Your Recovery Is Worth It

If you have found yourself in exceedingly low spirits of late, it could be the result of the current heat wave. Please communicate your feelings with your support network so that they may provide you with guidance. Remember, you are not alone!

Hemet Valley Recovery Center & Sage Retreat offers a full continuum of care that helps people break the cycle of addiction and adopt a program of lasting addiction recovery. Please contact us at any time to learn more about our center.

At HVRC, our hearts go out to everyone affected by the Carr fire.

Thursday, July 26, 2018

Trauma and Addiction Recovery Is Possible

Do you work in a field that adds stress to your life? If so, do you drink alcohol or use drugs in order to cope with your feelings about your work or the feelings employment experiences elicit? You may not know this, but using mind-altering substances to deal with life stressors can be a slippery slope to problems, notably that of use disorders.

In the United States, it is common practice for adults to have a few beers or a couple of glasses of wine after work. After all, it is within people’s rights to do so; however, for some individuals, the practice ends up exacerbating the negative feelings that one is trying to counter. Nowhere is this truer than people who work in fields that expose them to trauma.

It is not uncommon for people working in the fields of medicine, first response, and the military, to turn to alcohol and substance use to cope. Which makes sense, considering that people in those lines of work are more likely to confront psychiatric conditions like post-traumatic stress disorder or depression. Individuals facing such circumstances, typically rely on drink and drugs to mute or dull their symptoms; the practice regularly leads to a dual diagnosis.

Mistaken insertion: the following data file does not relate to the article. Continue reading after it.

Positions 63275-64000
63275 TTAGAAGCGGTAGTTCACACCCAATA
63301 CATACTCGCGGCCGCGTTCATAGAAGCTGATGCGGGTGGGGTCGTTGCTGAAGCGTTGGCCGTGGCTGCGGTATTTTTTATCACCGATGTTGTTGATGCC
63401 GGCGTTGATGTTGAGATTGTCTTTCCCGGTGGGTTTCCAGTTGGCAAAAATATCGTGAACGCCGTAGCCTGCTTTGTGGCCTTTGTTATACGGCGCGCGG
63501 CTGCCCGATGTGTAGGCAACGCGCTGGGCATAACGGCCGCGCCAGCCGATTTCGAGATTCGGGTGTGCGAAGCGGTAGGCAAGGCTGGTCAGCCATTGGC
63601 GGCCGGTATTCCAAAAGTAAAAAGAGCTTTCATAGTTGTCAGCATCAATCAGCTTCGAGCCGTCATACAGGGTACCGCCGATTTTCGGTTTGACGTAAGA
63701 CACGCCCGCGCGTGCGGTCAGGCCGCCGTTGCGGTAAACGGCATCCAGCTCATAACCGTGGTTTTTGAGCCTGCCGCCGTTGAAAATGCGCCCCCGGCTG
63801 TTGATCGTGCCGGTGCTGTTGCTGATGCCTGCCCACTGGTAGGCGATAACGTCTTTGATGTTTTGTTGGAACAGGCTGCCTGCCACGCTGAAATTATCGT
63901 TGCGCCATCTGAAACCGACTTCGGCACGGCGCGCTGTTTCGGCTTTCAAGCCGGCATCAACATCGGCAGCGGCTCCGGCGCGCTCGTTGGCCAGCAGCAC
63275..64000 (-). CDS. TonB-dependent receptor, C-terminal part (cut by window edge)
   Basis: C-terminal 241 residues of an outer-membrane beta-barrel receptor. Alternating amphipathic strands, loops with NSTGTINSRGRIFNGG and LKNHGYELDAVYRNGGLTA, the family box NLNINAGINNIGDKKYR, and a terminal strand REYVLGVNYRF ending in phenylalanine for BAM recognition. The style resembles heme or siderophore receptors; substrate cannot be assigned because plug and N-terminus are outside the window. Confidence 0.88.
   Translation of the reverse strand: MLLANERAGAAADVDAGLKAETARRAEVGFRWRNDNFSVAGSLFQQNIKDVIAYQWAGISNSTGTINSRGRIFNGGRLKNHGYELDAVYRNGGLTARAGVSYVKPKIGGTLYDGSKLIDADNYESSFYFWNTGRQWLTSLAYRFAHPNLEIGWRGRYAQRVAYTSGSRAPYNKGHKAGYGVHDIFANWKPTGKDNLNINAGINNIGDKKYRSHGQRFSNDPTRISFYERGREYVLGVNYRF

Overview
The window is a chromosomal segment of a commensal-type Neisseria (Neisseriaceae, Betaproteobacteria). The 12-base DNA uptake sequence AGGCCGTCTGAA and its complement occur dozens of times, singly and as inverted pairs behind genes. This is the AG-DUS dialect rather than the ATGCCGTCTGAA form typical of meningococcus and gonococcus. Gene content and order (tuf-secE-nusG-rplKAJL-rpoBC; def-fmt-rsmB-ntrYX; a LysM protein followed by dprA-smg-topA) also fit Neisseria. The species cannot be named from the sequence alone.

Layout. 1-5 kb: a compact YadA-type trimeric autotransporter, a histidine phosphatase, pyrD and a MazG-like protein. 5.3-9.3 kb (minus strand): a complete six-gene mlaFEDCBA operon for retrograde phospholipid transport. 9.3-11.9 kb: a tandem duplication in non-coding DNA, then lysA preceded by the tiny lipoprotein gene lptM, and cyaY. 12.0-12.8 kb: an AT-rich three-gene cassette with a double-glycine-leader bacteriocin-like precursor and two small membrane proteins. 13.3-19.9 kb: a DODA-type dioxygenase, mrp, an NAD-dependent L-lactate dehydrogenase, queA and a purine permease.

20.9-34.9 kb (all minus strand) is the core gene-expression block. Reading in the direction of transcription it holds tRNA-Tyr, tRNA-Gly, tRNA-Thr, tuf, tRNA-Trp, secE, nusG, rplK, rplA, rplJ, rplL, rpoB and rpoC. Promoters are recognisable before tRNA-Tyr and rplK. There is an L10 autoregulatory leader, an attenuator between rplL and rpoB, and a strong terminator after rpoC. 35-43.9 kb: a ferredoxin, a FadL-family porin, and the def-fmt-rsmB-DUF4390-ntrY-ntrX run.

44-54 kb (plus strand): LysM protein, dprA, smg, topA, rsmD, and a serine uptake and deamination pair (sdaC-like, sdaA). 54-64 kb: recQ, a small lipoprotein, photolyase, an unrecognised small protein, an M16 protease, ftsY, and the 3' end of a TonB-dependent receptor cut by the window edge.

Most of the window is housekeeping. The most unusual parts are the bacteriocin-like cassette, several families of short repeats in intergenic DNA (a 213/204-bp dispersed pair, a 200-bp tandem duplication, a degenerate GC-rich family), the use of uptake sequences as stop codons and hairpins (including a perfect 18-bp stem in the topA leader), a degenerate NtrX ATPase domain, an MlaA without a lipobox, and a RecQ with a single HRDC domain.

First Responders Struggle With Mental Illness

Citing a University of Phoenix survey, the American Psychiatric Association points out that approximately 85 percent of first responders had experienced symptoms of mental illness; what’s more, some 34 percent of respondents report a mental disorder diagnosis, and:
  • More than a quarter diagnosed with depression,
  • one in 10 diagnosed with PTSD; and,
  • 46 percent had experienced anxiety.
There is a significant body of evidence online and in research journals that indicate an increased likelihood of alcohol and substance use disorders among first responders. The reality is that when conditions like depression and PTSD are left untreated, many will resort to substance use as a coping mechanism. The practice doesn’t fix the problem; it makes it worse.

It’s vital that people working in fields that involve a high risk of trauma, and also misuse drugs and alcohol, seek treatment as a path to recovery. When addiction and co-occurring mental illnesses receive simultaneous treatment, long-term recovery is possible.

HVRC Heroes Program

At Hemet Valley Recovery Center & Sage Retreat, we offer a program that caters to the unique needs of individuals struggling with employment-induced trauma. Our team of highly trained addiction professionals can help you or a loved one break the cycle of addiction and learn how to cope with the symptoms of co-occurring mental illness. Please contact us to receive a complimentary assessment and discuss treatment options.